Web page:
Inflation is conventionally defined as a rise in the general level of goods and services in an economy over time, measured by some form of consumer price index. This definition though is confused by several factors. First, inflation can occur in different forms (in assets, goods, services and wages), which can be interlinked, but are not mutually exclusive. It may vary on an industry-by-industry basis (and some companies might, for example, be able to find cost efficiencies elsewhere to offset inflation) and also across countries (although this issue can be complicated by trade flows and exchange rates). Inflation is also measured using different methodologies by different countries; these approaches are often regularly revised too. Moreover, from both an economic and an investment perspective, it is not just actual inflation (however measured), but also inflation expectations that can have an impact in influencing behaviour and decision-making.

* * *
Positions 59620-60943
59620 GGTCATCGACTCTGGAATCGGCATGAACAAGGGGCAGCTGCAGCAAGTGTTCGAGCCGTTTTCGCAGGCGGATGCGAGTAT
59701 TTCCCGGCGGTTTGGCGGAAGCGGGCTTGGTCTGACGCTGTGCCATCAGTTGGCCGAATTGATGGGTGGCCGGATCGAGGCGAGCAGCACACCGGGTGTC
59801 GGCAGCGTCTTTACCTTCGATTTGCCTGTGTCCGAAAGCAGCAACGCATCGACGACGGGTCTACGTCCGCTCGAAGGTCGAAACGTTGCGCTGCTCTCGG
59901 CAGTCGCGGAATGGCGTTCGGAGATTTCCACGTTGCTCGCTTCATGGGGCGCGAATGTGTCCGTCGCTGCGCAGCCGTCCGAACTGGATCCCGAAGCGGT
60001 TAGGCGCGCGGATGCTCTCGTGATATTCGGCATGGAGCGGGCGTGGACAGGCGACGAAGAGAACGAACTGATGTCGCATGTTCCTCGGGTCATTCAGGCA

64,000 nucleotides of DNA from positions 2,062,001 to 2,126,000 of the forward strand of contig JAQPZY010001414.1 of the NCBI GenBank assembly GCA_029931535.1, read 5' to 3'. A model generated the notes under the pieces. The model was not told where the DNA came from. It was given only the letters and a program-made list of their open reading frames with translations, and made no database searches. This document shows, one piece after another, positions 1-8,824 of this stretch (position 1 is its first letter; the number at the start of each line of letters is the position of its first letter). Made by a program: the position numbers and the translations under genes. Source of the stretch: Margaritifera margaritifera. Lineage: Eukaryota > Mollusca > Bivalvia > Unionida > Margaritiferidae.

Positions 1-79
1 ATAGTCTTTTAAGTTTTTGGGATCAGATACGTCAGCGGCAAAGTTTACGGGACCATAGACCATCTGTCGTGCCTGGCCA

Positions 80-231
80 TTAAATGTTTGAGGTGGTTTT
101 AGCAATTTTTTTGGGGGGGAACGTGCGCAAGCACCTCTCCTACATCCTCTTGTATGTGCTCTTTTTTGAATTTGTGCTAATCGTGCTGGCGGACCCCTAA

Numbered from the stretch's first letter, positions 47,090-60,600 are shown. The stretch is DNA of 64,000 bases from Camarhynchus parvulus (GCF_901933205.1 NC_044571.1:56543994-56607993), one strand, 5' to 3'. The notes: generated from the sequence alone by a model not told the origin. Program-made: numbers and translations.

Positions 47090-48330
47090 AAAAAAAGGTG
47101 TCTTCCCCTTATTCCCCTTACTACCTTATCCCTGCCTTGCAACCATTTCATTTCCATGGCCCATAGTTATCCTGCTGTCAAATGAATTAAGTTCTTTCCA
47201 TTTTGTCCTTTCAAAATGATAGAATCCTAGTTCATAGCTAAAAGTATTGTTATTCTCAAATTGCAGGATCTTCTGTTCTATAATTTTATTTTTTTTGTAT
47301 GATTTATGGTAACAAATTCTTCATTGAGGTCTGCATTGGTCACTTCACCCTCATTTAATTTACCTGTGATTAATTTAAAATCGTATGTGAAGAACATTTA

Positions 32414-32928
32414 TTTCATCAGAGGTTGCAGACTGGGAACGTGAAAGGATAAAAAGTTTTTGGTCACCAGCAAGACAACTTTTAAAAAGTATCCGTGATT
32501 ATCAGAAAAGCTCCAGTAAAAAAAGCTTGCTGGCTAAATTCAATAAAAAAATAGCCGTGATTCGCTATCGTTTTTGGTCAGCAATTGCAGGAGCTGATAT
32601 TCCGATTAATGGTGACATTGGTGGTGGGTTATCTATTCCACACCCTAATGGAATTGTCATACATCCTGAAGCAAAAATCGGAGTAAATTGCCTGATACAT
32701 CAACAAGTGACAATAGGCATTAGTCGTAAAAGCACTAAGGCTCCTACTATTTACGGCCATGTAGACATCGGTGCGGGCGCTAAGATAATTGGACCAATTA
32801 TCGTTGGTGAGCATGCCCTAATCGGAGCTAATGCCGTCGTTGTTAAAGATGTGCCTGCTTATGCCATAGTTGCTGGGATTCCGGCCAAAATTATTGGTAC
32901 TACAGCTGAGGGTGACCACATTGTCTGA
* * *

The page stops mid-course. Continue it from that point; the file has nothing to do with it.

On a consumer price index basis, inflation is already here. Data for the world’s thirteen largest economies highlight average year-on-year price growth of 3.2% (based on readings for October and November, published on Bloomberg), with the rate running at just under 5.0% in the UK and at an average of 3.0% across the European Union. In this context, it is worth remembering that both the Bank of England and the European Central Bank have targets to maintain price stability at a level of no more than 2%. With rates clearly well above these levels, both Central Banks appear to be sending a strong implicit signal that they are willing to tolerate above-target inflation (indeed, in the UK, inflation was last below 2% in 2009).